FOR IMMEDIATE RELEASE10-35
April 10, 2010
Michael Saucier (DEP) (718) 595-6600
Erin Mooney (Trout Unlimited) (703) 284-9408
DEP, Trout Unlimited Help Restore Trout Habitat
Plantings Along Banks of Horton Brook to Improve Ecology at Key Spawning Area
Environmental Protection Commissioner Cas Holloway and
Trout Unlimited Director of Land Protection Nat Gillespie today announced the
restoration of a key section of Horton Brook which is a known critical spawning
area for trout. Representatives from DEP, Theodore Gordon Flyfishers and the Beamoc Chapter of Trout Unlimited planted willow stakes at the water's edge along an area that was made into a floodplain last year. The plantings will stabilize the banks of the brook and help protect a trout spawning area by preventing sediment from entering the water.
"This is great day for local anglers. Stabilizing this
critical section of Horton Brook will benefit the trout population for years to
come. I would like to thank Trout Unlimited, Theodore Gordon Flyfishers and the DEP staff who worked on this vital project that will protect one of the best trout fishing areas in the country," said Environmental Protection Commissioner Holloway. "The important work performed at Horton Brook is yet another example of our efforts to improve the use of New York's waterways for recreational use."
"Trout Unlimited proposed this project in 2000 to reduce flooding and to benefit habitat in Horton Brook and downstream, on the Beaver Kill," said Director Gillespie. "Even though the property is outside the drinking water supply watershed, New York City remained committed to making this project happen. The partnership will have long-lasting tangible benefits to the trout and wildlife habitat here."
During construction of the West Delaware Tunnel in the 1950s and 1960s, excavated soil was stockpiled along Horton Brook, which runs along the length of Horton Brook Road and feeds into the Beaver Kill in the Town of Colchester. The West Delaware Tunnel transports water from the Cannonsville Reservoir to the Rondout Reservoir on its way to New York City.
Over time, the brook meandered toward the stockpiled
material, causing sediment to enter the brook as it eroded the bottom of the slope. Trout Unlimited targeted the project because Horton Brook provides the largest cold water refuge for trout in the Beaver Kill Watershed during summer months, when water temperatures can exceed 78 degrees, which means dissolved oxygen levels in stream water are reduced and trout can suffocate.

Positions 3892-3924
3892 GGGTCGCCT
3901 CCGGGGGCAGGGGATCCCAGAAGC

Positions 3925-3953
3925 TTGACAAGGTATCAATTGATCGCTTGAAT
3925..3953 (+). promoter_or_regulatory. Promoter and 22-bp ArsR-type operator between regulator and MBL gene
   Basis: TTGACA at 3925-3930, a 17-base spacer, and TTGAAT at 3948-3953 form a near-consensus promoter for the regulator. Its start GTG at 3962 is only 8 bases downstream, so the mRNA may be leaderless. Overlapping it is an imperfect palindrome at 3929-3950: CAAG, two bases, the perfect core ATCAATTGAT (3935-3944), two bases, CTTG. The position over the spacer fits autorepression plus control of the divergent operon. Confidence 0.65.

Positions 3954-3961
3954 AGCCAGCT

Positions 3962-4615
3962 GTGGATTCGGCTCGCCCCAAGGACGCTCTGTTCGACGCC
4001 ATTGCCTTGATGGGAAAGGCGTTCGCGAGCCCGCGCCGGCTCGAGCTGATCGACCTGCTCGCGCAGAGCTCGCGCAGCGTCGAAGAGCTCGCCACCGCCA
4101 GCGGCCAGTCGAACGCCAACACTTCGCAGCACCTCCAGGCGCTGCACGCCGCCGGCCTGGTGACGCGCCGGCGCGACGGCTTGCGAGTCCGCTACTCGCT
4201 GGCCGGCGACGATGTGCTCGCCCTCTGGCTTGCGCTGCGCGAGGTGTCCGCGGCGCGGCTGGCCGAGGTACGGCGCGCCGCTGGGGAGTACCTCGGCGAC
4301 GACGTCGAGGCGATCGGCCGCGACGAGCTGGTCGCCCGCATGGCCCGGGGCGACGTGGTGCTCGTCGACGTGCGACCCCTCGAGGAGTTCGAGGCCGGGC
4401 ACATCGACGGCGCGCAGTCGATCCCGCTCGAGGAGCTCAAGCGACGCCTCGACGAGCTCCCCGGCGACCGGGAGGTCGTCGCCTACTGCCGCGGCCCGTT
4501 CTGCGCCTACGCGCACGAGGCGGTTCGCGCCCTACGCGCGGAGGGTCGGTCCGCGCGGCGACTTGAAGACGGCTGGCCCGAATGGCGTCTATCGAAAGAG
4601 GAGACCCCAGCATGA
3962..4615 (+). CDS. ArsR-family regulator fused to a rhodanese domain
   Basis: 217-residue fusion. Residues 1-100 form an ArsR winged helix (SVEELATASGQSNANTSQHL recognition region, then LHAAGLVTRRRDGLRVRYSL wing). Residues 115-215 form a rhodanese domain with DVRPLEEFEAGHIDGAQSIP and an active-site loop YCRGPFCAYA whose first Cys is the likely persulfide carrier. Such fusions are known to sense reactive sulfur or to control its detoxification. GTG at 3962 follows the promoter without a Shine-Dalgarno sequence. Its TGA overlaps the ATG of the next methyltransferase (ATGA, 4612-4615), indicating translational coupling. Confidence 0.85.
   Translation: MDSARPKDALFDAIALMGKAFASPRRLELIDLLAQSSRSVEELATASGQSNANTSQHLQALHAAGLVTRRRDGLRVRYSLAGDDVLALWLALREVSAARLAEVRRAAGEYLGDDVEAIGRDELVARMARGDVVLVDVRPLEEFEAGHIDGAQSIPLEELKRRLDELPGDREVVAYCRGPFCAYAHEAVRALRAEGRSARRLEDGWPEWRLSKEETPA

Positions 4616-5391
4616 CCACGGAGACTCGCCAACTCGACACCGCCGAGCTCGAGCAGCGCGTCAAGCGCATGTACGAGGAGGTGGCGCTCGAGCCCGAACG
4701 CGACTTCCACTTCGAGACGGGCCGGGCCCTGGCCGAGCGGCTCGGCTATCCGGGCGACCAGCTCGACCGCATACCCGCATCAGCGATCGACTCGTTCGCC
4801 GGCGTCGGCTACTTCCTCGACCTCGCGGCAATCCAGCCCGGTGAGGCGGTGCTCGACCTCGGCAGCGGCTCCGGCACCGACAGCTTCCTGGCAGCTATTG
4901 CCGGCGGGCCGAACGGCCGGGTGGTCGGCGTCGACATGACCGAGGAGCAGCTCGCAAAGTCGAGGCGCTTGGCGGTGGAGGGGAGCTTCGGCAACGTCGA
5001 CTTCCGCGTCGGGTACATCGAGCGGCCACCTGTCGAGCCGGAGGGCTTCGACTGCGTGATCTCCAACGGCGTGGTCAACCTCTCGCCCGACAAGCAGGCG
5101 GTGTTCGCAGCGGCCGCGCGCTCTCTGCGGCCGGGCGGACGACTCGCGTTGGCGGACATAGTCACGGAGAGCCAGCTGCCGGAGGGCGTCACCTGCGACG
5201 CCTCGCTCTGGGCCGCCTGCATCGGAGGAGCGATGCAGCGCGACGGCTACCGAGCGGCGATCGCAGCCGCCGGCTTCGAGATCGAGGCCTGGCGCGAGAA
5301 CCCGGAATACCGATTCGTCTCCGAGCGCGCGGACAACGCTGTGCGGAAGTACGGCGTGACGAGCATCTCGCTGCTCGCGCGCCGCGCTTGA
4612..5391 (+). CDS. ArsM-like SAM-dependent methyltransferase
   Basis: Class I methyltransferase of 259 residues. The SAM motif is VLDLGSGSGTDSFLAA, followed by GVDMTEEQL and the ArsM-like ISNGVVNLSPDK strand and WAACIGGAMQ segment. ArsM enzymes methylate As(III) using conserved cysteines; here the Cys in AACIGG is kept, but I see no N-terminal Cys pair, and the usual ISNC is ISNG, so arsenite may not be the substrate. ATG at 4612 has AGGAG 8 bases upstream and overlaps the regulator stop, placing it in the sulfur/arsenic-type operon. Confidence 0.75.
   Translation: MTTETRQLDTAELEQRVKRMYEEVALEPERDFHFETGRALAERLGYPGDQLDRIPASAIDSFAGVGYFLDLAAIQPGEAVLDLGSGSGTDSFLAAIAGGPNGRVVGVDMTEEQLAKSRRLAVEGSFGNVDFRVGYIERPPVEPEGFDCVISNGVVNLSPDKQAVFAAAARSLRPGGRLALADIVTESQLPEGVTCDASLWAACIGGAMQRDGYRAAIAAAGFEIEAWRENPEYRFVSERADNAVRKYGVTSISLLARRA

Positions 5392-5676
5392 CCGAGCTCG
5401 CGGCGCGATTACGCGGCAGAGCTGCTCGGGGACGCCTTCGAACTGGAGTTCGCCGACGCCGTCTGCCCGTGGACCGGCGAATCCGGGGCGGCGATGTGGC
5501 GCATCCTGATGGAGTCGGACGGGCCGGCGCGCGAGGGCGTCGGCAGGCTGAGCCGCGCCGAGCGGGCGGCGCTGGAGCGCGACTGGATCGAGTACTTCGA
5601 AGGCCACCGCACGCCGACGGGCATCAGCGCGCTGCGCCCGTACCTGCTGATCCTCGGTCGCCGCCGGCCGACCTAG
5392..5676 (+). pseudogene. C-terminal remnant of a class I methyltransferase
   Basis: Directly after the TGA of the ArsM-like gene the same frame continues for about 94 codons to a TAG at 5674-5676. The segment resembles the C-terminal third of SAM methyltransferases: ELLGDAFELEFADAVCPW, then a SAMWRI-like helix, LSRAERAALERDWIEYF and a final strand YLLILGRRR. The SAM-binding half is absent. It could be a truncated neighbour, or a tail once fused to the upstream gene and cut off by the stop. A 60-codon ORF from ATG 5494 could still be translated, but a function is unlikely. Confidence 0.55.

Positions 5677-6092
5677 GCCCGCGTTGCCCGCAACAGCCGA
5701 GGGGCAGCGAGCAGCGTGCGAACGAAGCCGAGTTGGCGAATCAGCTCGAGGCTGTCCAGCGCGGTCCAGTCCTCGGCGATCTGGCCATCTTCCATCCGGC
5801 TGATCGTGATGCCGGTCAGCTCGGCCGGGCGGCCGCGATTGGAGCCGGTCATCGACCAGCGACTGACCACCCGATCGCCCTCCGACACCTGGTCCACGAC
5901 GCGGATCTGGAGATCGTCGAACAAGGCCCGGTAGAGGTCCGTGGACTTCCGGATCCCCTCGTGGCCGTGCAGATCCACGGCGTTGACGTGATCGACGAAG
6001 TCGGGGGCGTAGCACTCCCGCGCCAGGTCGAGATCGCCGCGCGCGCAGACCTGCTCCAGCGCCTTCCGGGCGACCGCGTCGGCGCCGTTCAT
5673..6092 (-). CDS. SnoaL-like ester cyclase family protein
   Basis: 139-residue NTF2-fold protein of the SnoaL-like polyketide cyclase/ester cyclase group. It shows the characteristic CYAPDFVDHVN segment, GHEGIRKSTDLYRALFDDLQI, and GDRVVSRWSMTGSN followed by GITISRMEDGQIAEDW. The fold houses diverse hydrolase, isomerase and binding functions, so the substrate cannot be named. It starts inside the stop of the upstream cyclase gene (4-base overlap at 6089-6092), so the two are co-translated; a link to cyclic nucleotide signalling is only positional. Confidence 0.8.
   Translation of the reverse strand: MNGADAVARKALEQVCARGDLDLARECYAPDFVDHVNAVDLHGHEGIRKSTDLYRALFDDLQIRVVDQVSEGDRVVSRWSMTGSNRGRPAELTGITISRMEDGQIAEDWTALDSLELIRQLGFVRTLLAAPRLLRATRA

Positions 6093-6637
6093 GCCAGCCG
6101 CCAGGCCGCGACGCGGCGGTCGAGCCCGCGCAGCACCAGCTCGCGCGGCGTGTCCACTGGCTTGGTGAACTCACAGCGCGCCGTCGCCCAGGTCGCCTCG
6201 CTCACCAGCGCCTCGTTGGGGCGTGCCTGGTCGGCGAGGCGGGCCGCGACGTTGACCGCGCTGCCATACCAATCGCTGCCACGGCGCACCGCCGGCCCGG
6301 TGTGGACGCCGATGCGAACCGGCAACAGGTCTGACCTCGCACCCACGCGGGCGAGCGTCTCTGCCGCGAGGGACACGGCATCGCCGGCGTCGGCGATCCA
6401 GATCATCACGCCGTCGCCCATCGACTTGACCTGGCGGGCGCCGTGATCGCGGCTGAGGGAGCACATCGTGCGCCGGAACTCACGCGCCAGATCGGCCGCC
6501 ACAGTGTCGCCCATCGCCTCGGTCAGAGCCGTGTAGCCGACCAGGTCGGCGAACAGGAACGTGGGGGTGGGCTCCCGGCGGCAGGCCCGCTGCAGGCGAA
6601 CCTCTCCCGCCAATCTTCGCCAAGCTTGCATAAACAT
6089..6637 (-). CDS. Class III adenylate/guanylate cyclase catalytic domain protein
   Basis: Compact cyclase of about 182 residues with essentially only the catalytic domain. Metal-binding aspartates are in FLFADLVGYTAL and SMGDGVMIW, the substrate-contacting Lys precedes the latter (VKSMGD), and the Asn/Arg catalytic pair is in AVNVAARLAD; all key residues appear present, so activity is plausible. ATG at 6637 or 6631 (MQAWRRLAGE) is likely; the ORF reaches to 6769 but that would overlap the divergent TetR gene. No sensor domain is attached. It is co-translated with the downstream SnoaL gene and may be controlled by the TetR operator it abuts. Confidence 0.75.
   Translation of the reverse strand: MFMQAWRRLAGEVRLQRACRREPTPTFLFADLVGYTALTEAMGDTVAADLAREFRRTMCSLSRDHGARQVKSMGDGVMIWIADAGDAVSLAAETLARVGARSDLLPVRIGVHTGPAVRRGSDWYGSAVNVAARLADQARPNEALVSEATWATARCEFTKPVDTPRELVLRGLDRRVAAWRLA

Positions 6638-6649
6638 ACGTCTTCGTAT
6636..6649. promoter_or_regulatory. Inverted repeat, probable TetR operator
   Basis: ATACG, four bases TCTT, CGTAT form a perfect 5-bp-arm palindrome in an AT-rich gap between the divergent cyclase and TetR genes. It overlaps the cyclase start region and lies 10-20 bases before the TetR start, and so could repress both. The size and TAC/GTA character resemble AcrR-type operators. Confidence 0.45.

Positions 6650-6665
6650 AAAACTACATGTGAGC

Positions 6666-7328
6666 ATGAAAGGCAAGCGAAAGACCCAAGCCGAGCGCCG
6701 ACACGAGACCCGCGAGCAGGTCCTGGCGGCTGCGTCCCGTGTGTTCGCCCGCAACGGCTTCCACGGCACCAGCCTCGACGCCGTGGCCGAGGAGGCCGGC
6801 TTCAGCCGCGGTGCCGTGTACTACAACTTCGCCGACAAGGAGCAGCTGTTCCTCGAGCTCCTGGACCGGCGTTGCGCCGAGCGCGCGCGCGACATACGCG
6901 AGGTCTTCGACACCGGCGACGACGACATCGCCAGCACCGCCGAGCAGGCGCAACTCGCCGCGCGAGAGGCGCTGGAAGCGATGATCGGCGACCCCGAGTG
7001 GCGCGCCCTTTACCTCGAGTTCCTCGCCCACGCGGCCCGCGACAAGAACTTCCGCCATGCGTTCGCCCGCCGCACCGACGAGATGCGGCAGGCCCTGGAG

The floodplain restoration project will reduce erosion of sediments into Horton Brook,
reduce sedimentation on trout spawning areas downstream, slow the velocity of the brook when it floods, and reduce the size of the delta at the brook's mouth which, when too large, can prevent trout from reaching the cold brook waters needed for summer survival.
For the first part of the project last year,
approximately 16,000 cubic yards of soil was removed. The excavated section is
approximately 450 feet long. DEP provided two dump trucks, a bulldozer, and a
Gradall for last year's project. Trout Unlimited provided the excavator, silt
fence and grass seed. Delaware County donated the use of a mulcher and Greene County donated the use of a hydro seeder. The Town of Colchester provided two dump trucks to help move the excavated soil. After the earth removal was completed, a group of 32 volunteers and staff from Trout Unlimited, Theodore Gordon Flyfishers, New Jersey Conservation Foundation and DEP planted 600 native trees and shrubs.
Earlier today, Trout Unlimited, Theodore Gordon Flyfishers and DEP strengthened the streamside buffer by harvesting native willow stakes from mature willows upstream of the project and installing them at the water's edge.
Trout Unlimited, www.tu.org, is North America's leading coldwater fisheries conservation organization, with more than 140,000 members dedicated to conserving, protecting, and restoring North America's coldwater fisheries and their watersheds.
DEP manages the City's water supply, providing more than
1 billion gallons of water each day to more than 9 million residents, including
8 million in New York City, and residents of Ulster, Orange, Putnam and
Westchester counties. Approximately 1,000 DEP employees live and work in the
watershed communities as scientists, engineers, surveyors, and administrative
professionals, and perform other critical responsibilities. DEP has invested
over $1.5 billion in watershed protection programs — including partnership
organizations such as the Catskill Watershed Corporation and the Watershed
Agricultural Council — that support sustainable farming practices,
environmentally sensitive economic development, and local economic opportunity.